A few weeks ago the hubs and I started gathering black walnuts and while it would have been easier to sack them up and take them to the hulling spot, I have a tendency to still do things the "old" way. We gathered walnuts until our backs hurt and then.....dumped them in the driveway to be ran over and hulled! And yeah, my once pretty white gravel drive is not so pretty anymore (I'd forgotten the mess the hulls make!), but you can get a lot of thinking done while hulling them out of those ran over shells.

As I sat down on my board with my bucket beside me my mind just naturally went back in time to previous walnut gatherings. I can remember when I was a kid a walnut huller was brought up to the town square...right up on the courthouse lawn! A particular Saturday that came to mind there in the driveway was during the walnut season. It must of been a good year for them because I remember the square just being packed with folks dragging their buckets and bags of walnuts to wait in line for their turn at the huller. That year my parents also took their walnuts to town and while they waited their turn they visited with everyone else up there. My dad was a trader by nature, so he was always "working the scene" to see what was available that he could trade for...whether it be work or livestock. And of course, all this took place on a Saturday morning!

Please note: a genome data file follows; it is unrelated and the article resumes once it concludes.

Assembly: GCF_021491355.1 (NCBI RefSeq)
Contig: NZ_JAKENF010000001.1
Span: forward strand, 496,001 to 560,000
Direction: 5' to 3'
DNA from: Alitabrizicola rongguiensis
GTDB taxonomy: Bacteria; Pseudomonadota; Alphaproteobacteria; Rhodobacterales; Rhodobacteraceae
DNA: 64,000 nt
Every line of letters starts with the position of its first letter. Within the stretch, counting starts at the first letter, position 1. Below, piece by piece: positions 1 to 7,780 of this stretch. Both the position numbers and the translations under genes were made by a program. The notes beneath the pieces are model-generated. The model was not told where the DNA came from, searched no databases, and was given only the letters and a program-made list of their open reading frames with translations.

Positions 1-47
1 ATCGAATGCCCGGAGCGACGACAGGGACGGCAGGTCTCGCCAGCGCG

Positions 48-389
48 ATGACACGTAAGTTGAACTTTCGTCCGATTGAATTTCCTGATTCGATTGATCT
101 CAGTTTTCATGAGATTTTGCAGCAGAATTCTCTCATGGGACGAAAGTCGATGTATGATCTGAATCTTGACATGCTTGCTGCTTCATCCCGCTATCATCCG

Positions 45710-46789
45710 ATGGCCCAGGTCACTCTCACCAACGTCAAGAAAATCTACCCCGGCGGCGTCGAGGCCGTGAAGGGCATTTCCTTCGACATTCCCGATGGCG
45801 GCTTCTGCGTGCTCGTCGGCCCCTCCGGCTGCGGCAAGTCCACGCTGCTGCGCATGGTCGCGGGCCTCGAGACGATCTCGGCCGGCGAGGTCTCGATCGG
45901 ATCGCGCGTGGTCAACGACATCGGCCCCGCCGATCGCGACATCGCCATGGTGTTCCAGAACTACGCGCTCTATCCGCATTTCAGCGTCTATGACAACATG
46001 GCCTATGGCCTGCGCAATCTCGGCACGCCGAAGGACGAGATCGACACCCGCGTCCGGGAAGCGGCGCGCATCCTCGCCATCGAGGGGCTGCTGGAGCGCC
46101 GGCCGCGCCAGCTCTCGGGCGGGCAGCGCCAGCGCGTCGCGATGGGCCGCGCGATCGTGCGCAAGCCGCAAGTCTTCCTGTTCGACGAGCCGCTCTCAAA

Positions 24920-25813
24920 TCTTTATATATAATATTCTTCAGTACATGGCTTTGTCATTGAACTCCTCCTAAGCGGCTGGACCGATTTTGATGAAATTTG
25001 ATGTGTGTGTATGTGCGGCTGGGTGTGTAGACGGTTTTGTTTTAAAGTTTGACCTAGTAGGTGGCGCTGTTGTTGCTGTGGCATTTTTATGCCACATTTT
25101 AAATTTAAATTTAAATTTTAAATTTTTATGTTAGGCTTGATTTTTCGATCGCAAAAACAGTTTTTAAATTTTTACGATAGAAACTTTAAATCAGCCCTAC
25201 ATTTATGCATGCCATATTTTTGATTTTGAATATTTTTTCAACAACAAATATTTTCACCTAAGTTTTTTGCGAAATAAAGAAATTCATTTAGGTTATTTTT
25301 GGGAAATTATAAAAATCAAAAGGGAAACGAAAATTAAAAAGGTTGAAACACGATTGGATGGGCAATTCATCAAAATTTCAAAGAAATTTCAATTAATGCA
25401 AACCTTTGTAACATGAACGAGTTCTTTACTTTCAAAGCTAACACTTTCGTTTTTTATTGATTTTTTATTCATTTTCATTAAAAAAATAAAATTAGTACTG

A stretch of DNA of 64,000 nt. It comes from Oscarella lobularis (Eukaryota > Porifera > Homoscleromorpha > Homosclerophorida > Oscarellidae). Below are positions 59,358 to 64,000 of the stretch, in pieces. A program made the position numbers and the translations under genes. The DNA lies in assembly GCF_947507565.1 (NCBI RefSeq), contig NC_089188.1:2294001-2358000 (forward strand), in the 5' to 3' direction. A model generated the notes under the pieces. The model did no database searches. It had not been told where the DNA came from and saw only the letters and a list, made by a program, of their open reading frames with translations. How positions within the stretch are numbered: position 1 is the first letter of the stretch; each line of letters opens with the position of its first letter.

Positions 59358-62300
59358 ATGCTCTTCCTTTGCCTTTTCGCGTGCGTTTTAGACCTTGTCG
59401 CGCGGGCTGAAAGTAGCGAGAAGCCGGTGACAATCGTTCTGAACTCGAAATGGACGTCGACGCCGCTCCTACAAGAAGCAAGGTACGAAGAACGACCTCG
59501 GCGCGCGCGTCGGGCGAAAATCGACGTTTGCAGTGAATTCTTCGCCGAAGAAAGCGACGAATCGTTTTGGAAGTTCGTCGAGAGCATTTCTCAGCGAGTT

Yes, I'm old enough to remember a time when going to town on Saturdays was a big deal. It's when you done the weekly shopping, trading, or just visiting on the streets. You didn't jump in the car and run to town just because you needed something, you planned out those weekly (and more often in my family, monthly!) trips to cover all you needed...which usually meant the grocery store, the mercantile, and the feed store.

I enjoyed the trips because that's when I got to see and play with other kids and we'd run all around the square and the upper streets close to it. If you were lucky you'd get a quarter to take across the street to the Ben Franklin store where you could buy penny and nickel candy....ohhhhh heaven!!! They had rows and rows of all kinds and flavors and it became a tough decision as to which one you would pick for that week. For me, usually it was the Milk Duds or Sugar Daddy suckers that always won out! I never really understood though, why they carried so much candy because the proprietress at the time never seemed enthused to see us kids walk through the door! I mean, they had to of known where there was candy there would be children! ;) We were watched like hawks until we had made our choice and placed our grubby little coins on the counter, grabbed our bags, and were back out the door to run some more. Back then you needed all that sugar to keep up with the pack!